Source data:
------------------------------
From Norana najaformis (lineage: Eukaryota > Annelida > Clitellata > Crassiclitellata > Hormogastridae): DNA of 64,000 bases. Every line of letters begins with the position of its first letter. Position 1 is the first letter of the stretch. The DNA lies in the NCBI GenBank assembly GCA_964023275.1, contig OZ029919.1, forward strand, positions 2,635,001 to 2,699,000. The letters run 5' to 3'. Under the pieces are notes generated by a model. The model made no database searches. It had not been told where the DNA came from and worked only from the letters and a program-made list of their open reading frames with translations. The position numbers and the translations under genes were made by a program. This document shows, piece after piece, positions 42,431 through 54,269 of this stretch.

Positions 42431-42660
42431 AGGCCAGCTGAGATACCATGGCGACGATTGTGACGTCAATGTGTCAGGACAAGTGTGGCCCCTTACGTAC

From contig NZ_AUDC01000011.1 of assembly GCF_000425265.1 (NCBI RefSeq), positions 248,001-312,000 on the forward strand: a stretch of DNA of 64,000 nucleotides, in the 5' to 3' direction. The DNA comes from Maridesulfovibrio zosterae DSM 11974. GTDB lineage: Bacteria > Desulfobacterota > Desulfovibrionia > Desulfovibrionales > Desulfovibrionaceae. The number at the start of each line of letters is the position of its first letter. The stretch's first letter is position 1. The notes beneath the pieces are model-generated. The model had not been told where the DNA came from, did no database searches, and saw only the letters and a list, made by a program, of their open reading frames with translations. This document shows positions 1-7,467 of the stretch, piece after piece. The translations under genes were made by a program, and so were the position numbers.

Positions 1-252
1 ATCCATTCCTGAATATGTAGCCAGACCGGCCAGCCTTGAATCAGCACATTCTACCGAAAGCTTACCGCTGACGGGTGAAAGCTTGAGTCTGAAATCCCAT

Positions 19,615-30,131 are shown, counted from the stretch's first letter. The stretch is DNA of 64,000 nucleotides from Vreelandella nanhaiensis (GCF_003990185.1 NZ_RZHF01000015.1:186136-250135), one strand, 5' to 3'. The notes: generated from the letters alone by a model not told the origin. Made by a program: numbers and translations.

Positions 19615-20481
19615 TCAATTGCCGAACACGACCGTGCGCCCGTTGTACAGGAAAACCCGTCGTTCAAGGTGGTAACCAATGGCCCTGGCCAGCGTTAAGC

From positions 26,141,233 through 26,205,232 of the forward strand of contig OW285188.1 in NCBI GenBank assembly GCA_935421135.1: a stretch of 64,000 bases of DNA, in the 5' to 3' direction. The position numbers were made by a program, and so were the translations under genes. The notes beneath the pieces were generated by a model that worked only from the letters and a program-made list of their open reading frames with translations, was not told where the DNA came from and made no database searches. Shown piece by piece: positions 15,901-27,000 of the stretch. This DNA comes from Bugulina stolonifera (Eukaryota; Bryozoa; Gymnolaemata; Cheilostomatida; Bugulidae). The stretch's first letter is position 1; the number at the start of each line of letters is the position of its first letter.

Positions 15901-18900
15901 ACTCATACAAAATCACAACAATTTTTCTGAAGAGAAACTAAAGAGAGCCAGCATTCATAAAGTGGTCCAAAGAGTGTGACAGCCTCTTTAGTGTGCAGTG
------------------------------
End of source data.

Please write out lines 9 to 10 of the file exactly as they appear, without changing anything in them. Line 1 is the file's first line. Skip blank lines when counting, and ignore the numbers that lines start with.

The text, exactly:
19615 TCAATTGCCGAACACGACCGTGCGCCCGTTGTACAGGAAAACCCGTCGTTCAAGGTGGTAACCAATGGCCCTGGCCAGCGTTAAGC

From positions 26,141,233 through 26,205,232 of the forward strand of contig OW285188.1 in NCBI GenBank assembly GCA_935421135.1: a stretch of 64,000 bases of DNA, in the 5' to 3' direction. The position numbers were made by a program, and so were the translations under genes. The notes beneath the pieces were generated by a model that worked only from the letters and a program-made list of their open reading frames with translations, was not told where the DNA came from and made no database searches. Shown piece by piece: positions 15,901-27,000 of the stretch. This DNA comes from Bugulina stolonifera (Eukaryota; Bryozoa; Gymnolaemata; Cheilostomatida; Bugulidae). The stretch's first letter is position 1; the number at the start of each line of letters is the position of its first letter.